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Read These Sure-fire Tips to Become a Scratch Golfer

Tips to Become a Scratch Golfer
If you are looking forward to a career in golf, you may want to know how to become a scratch golfer. Well, this isn't easy. But it's not impossible too. A scratch golfer is a player who can play to a course handicap of zero or lower on all rated golf courses. In order to become a scratch golfer, you need to practice vigorously, take guidance and follow a few other tips.
SportsAspire Staff
Last Updated: Feb 27, 2018
Silhouette of a  Golfer
Success in golf depends less on strength of body than upon strength of mind and character. - Arnold Palmer
According to the USGA, a scratch golfer is a golfer who has the ability to play to a course handicap of zero on any and all rated golf courses. To understand the term more clearly, it is important to know what the terms 'par' and 'handicap' mean.

Par is the standard number of strokes a golfer should need for each hole on a golf course. The minimum par of any hole is 3. It includes a stroke for the tee shot and two putts. Holes are listed as par-3, par-4, or par-5. Par-6 and par-7 are rare. A par-3 is a hole that a scratch golfer is expected to complete in three strokes. So, in a par-3 hole, an expert golfer is expected to hit the green in one stroke, and then get the ball into the hole in two putts. On a par-4 hole, an expert golfer is expected to need four strokes to get the ball into the hole.

Generally, championship golf courses have par values of 72, including four par-threes, ten par-fours, and four par-fives. A player's score is compared with the par score. If a course has a par of 72 and a golfer completes a game in 75 strokes, then his score is +3 or three-over-par. This means he has taken three shots more than par to complete the course. If a golfer takes 70 strokes to complete a course, then his score is -2 or two-under-par.

A golfer's handicap is a number that determines his skill level. The handicap is the number of strokes to be deducted from the golfer's score to find the overall score. As a rule, it is the number of strokes over par during an average round of 18 holes. The lower the handicap, the better the player. A golfer with a handicap of 15 is less skilled than a golfer with a handicap of 10. Golfers with 15 and 10 handicaps can shoot 15 over par and 10 over par respectively during their average rounds. In other words, the latter will be 5 strokes better than the former player over an 18-hole game course. A scratch golfer has a handicap of 0.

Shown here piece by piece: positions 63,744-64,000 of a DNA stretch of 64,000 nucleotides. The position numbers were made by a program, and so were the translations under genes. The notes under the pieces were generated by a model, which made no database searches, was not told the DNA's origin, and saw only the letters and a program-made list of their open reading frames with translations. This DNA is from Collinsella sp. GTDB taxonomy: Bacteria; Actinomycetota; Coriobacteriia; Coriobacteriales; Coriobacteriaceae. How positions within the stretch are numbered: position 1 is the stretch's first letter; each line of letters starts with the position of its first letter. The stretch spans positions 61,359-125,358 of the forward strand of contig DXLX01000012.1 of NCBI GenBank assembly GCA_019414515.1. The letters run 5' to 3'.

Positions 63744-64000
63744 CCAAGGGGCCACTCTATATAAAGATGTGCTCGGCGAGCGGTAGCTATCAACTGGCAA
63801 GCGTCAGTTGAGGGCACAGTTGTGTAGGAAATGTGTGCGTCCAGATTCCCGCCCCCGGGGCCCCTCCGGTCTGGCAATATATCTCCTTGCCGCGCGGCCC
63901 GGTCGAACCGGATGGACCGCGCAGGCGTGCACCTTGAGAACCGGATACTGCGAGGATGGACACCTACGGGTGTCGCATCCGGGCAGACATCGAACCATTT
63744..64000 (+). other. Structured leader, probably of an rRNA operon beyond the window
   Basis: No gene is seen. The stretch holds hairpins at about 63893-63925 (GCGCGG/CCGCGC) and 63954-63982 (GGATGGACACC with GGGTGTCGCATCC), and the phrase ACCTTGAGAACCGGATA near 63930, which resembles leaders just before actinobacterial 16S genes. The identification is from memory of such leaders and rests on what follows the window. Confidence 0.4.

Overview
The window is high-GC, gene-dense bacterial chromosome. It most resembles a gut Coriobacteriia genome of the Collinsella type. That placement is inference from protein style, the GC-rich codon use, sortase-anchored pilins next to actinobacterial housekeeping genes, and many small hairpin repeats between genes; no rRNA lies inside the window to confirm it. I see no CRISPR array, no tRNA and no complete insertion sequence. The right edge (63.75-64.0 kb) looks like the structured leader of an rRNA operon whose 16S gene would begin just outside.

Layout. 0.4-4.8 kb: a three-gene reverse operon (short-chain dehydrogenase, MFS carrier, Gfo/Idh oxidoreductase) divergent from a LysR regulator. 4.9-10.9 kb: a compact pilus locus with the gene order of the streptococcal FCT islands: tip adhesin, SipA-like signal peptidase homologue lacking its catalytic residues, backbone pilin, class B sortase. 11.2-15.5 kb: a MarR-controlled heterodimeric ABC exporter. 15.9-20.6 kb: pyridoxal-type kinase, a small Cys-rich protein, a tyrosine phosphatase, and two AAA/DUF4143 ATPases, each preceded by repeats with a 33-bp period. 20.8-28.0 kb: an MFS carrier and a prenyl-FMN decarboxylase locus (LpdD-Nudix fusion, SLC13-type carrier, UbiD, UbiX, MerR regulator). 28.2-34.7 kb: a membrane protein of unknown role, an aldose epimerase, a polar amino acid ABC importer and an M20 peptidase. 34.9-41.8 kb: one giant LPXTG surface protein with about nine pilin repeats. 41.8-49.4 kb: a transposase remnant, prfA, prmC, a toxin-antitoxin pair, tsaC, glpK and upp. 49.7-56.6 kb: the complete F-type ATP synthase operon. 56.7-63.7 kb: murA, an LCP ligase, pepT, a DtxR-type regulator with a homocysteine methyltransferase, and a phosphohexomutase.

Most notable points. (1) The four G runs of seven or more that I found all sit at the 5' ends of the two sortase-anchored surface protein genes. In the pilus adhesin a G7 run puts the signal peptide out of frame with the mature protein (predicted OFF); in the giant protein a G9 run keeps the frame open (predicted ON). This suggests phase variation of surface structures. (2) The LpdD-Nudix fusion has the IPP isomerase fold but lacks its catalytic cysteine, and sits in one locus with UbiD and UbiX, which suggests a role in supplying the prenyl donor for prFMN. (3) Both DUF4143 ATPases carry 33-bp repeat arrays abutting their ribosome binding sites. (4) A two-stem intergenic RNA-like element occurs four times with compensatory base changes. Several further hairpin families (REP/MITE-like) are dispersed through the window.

The handicap of a golfer gets added to or subtracted from his total score. For example, a scratch golfer who shoots 72 on the round would list his score as 72 as his handicap is zero, while a 10 handicapper who shoots 86 would deduct 10 strokes from his or her final score. If a golfer takes 70 strokes to complete a course, then his handicap is 2, and this value gets added to the score. The higher the handicap of a player, the poorer the player is and the vice versa. As a rule, 18 hole courses total to an overall par score of 72 for a complete round.
Tips To Become A Scratch Golfer
The golfer should see that his score is at least equal to the par value of 72. That means, his handicap should be zero.
The golfer should try to bring the score below the par value so that his handicap is even less. The handicap gets added to or subtracted from the score depending upon the number of strokes a player is taking to complete a game. He will need a score average of 71 or better to be able to make the cuts in the pro tournaments he plays in. Every golf score one has in amateur golf tournaments, needs to be counted.
The golfer and the golf instructor or coach have to build golf practice systems to lower the true competitive score average.

The golfer has to be patient until the best results come.

It is good to get professional help from trained and experienced PGA and LPGA instructors. The training programs will include advanced golf instructions with long-term training plans and methods for building your skills at the game.

The instructor will have the latest diagnostic equipment to monitor the improvements in your game. He will also be able to advise you on your health and fitness needs.
A short game is very important in golf so a player should practice hard on it and then on the other areas of the game. A short game tests the ability of a player to hit short shots like chip shots, pitch shots, and putts with accuracy.
Keep a track of the stats on your rounds. In this way, you will have an idea of where you really are.
Get to know your yardage or distance covered with each club.
Give equal time to practice for different areas of the game. Spend 30 or more hours a week for practicing.

Studies show that in most cases, players become top-level professional golfers after a minimum of two cycles of four years. This means that when a player gets onto a professional golf tour, it takes him four years to go through preparation and development cycles and another four years to start competing in and winning golf tournaments.

Read as much as you can, about the game. Know the theory, gain practical knowledge, and take help from articles and books about the sport. Golf is Not a Game of Perfect, by Bob Rotella and Robert Cullen, Extraordinary Golf: The Art of the Possible, by Fred Shoemaker, and Golf: How Good Do You Want to Be?, by Bill Kroen are some good books you could read.
Years of practice and dedicated efforts go into making a scratch golfer. Practice under professional guidance and watch good golfers play. This should help you master the technique of this game. Remember, to be a scratch golfer, patience is the key. All the best!
Mature Golfer Holding Golf Club
Golfer Follow Through Swing
Golfer Walking